When a foreign company decides to try and sell to the Chinese market, there are several options – working through an agency or distributor, or registering a representative office (RO). Whereas an agent or distributor may have limited loyalty or little interest in end-user satisfaction, an RO is an effective way for foreign investors to get a feel for the Chinese market while demonstrating commitment to the market. It is the easiest type of foreign investment structure to set up and, unlike the wholly foreign-owned enterprise, has no registered capital requirements.
The defining characteristic of an RO is its limited business scope – an RO is generally forbidden from engaging in any profit-seeking activities, and can only legally engage in:
- Market research, display and publicity activities that relate to company product or services; and
- Contact activities that relate to company product sales or service provision and domestic procurement and investment.
While an RO is relatively easy to establish and maintain, they are fairly limited in terms of operational scope since they cannot actually issue invoices (i.e., fapiao, the basis for obtaining tax deductions in China) or sign contracts.
An RO has no legal personality, meaning it does not possess the capacity for civil rights and conduct, cannot independently assume civil liability, and is limited in its hiring ability. Chinese staff working for an RO, although not limited in number, must be employed through a human resources agency that will sign a contract with the RO on the one hand and with the Chinese staff on the other in order to ensure social security and housing fund contributions are paid on a regular basis. No more than four foreign employees can be hired per RO. Foreign staff working for ROs should have an employment relationship with the parent company abroad, and any disputes should be settled under the laws of that country.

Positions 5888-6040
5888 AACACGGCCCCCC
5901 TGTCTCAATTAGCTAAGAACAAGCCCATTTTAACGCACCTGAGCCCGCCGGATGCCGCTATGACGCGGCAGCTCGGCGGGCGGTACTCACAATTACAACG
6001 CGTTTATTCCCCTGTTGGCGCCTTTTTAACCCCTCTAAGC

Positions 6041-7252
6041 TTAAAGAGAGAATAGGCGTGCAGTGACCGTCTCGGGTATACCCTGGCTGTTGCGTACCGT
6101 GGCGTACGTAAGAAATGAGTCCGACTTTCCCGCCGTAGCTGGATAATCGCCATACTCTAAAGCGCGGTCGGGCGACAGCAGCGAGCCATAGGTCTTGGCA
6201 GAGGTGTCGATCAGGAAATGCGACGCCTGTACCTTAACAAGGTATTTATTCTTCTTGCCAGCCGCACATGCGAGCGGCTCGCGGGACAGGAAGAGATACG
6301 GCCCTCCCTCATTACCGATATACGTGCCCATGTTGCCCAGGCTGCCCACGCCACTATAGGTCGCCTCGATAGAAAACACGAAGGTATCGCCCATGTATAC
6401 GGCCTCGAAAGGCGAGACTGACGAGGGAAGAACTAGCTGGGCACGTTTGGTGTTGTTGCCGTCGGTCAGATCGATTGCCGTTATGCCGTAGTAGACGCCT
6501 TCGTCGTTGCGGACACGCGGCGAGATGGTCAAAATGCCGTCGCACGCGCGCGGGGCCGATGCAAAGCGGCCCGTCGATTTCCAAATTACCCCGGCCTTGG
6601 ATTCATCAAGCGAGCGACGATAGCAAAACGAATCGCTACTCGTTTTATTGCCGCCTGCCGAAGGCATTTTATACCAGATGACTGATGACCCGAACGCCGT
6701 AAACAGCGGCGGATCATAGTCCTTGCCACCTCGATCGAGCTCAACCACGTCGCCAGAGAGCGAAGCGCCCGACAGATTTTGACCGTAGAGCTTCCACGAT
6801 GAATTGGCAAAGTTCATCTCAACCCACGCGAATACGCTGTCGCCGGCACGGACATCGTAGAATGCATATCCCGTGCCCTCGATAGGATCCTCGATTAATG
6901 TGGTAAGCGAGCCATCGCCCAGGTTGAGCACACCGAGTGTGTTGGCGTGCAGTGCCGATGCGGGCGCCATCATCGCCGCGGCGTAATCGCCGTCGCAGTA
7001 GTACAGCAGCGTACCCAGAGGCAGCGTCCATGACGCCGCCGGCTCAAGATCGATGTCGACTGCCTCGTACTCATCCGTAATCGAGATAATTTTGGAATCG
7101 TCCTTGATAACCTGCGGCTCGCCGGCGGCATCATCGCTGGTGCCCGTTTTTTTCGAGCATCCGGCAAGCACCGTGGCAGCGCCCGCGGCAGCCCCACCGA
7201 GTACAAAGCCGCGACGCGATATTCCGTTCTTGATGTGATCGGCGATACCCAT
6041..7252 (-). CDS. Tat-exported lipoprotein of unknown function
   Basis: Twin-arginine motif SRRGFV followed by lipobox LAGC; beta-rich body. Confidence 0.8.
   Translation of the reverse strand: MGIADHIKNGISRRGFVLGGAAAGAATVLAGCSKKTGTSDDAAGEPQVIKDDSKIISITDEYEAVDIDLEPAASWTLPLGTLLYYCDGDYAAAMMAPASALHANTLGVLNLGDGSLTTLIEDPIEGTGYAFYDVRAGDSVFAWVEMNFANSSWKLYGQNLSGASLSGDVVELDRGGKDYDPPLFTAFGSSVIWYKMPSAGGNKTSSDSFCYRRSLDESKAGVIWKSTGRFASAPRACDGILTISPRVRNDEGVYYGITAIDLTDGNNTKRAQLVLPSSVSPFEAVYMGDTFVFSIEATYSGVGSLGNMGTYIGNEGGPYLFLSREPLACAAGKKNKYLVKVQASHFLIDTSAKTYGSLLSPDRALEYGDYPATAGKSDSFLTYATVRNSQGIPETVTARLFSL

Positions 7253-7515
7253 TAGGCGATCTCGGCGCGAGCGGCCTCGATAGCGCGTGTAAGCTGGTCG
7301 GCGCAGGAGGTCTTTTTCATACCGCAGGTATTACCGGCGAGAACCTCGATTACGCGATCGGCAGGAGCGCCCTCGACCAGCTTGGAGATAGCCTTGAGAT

From 2010 on, companies that intend to register a RO must be at least two years old. The registration certificate for an RO is only valid for one year. Every year when an RO renews its license, a notarized and legalized incorporation certificate of the parent company will need to be provided. In addition to the incorporation certificate, a bank reference letter will also will need to be notarized and legalized. All ROs have the same business scope: “engage in non-profit making business activities related to its parent office.”
ROs are required to submit an annual report between March 1 and June 30 every year providing information on the legal status and standing information of the foreign enterprise, ongoing business activities of the RO, and payment balance audited by their accounting agencies. The registration authorities will issue fines if the RO fails to provide such reports on time or if it provides false information.
ROs are usually taxed on gross expenses with the overall tax burden around 11.75 percent of total monthly expenses; however, these rates may be increased by the relevant tax bureau according to the industry. If the chief representative is a foreign national, whether they stay in China or not, they shall be subject to individual tax based on the income derived from the RO.
This article was first published on China Briefing.
Dezan Shira & Associates is a specialist foreign direct investment practice, providing corporate establishment, business advisory, tax advisory and compliance, accounting, payroll, due diligence and financial review services to multinationals investing in emerging Asia. Since its establishment in 1992, the firm has grown into one of Asia’s most versatile full-service consultancies with operational offices across China, Hong Kong, India, Singapore and Vietnam as well as liaison offices in Italy and the United States.
For further details or to contact the firm, please email email@example.com or visit www.dezshira.com.
Nov 25, 2013